On the way home from the conference, I took it all in. I fought off discouragement because, hey, rejection is all part of the life of a writer, right? And I knew exactly what I needed to do. For the five hour drive home, I didn’t even turn on the radio. Instead I dreamed up a business plan for how I could build a platform. I was already committing to these next big steps in my heart, so that when I walked in the door at home, I would be ready to embark on yet another adventure in writing.
But instead, my husband and I made a decision that I needed to go back to work and make some much needed income. The very night that I was supposed to launch my dream, I had to update my resume instead.
After three months of full-time job searching and nine months of full-time employment, I have not met any of my goals that I planned on my drive home from the conference. The snail’s pace has been overwhelmingly discouraging for days, weeks, or even months at a time. But every once in awhile, I’ll hear someone else’s story of patience, and I’ll be grateful for having to endure.
The website for building my platform is still not up, but I have managed to build a deep commitment to becoming a writer that, without having been tested, might otherwise have fizzled. My forty minutes of writing each morning has taken my strides in progress out of my own hands, and instead, I am left totally up to God’s timing. God’s timing is something that I will never choose for myself, so thankfully, He chooses it for me sometimes.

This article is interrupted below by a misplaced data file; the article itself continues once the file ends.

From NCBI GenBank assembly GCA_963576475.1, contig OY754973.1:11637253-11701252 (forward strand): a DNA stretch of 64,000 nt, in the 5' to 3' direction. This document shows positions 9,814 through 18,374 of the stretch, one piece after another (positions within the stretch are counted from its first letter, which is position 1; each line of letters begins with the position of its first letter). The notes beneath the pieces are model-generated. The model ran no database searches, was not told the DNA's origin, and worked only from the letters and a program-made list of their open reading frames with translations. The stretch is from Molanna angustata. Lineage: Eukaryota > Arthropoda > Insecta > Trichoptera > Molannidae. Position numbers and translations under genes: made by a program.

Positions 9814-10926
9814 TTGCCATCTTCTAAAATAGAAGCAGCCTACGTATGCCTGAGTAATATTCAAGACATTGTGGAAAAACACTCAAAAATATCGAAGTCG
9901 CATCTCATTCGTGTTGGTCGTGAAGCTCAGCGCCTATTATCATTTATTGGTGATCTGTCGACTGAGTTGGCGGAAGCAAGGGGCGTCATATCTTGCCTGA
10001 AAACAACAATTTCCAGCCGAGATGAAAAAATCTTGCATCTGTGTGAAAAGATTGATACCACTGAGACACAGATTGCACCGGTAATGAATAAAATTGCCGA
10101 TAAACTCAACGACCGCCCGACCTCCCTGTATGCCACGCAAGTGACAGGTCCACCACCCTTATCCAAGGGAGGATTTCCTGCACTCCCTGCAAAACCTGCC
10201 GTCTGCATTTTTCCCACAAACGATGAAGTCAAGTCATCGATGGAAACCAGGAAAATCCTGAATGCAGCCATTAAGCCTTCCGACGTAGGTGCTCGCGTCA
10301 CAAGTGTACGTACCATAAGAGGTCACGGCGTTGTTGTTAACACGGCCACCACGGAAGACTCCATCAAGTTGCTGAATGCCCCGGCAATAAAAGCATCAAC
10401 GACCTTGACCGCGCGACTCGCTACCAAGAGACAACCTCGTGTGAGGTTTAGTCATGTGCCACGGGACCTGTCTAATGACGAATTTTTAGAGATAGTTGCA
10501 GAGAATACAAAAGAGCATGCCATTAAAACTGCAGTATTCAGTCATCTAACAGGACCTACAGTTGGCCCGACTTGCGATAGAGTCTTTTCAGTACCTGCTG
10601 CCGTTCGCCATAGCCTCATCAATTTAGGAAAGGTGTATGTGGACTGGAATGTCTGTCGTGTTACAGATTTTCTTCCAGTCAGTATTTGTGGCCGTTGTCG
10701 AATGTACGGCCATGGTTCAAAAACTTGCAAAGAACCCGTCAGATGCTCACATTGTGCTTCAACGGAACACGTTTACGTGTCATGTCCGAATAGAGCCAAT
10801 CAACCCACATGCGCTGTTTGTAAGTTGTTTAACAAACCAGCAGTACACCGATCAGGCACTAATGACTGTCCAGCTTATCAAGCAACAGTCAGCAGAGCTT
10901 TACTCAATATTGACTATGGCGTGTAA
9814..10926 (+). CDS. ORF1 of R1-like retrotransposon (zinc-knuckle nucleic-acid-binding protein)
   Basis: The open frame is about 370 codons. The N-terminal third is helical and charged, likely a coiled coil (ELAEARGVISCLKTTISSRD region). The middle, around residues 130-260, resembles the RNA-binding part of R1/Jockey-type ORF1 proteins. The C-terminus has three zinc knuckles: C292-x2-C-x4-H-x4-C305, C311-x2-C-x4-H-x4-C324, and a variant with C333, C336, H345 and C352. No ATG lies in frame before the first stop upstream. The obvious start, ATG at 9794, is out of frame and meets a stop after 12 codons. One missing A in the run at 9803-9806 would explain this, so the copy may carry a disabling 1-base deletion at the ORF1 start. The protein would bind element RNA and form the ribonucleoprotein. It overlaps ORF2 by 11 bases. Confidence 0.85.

And when the website finally comes out and the book is finally published, it will be a luscious victory well worth the wait, and my own endurance in pursuing something worth waiting for will have become a daily piece of my character.
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I’m not nearly as strong as you. I can’t leave.
Oh darling. My sweet, wonderful, intensely brave darling. Sit down with me here, cross legged, face to face. Take a deep breath. I want to lift your chin and look deep into your eyes and tell you some things.
It is not the leaving that makes you strong. Endings do not mark you as brave. Courage does not only lie in being the one who initiates destruction.
Yes, all of those things require strength. And oh, if you have ever been the one to leave, or end or destruct, I want to cradle you in my arms and tell you I know your pain. But the other choices- when the only thing to mark the difference between before and after is your own quiet resolve – those also require strength beyond comprehension.
We are all on a path. Day by day we decide if we’ll follow that path, or forage a new one. Sometimes the choices are not clear, and everything seems twisted and painful. But moment by moment we choose, because we have to. That’s how life goes. The big bold stuff gets the attention. The tearing down, the crashing and banging and wailing and starting anew. And we all say ‘Isn’t she brave? Isn’t she strong? Isn’t she courageous?’
And she is. Of course she is. But you are too.
Oh how strong and brave and courageous you are.
Sometimes stillness takes far more strength than movement. There are times when choosing to stay requires a level of fierce tenacity you wouldn’t need if you decided to leave. Boldness does not always declare itself to the world and demand attention, but rather lives steady and small in the spaces we choose to continue inhabiting, even though we are called elsewhere.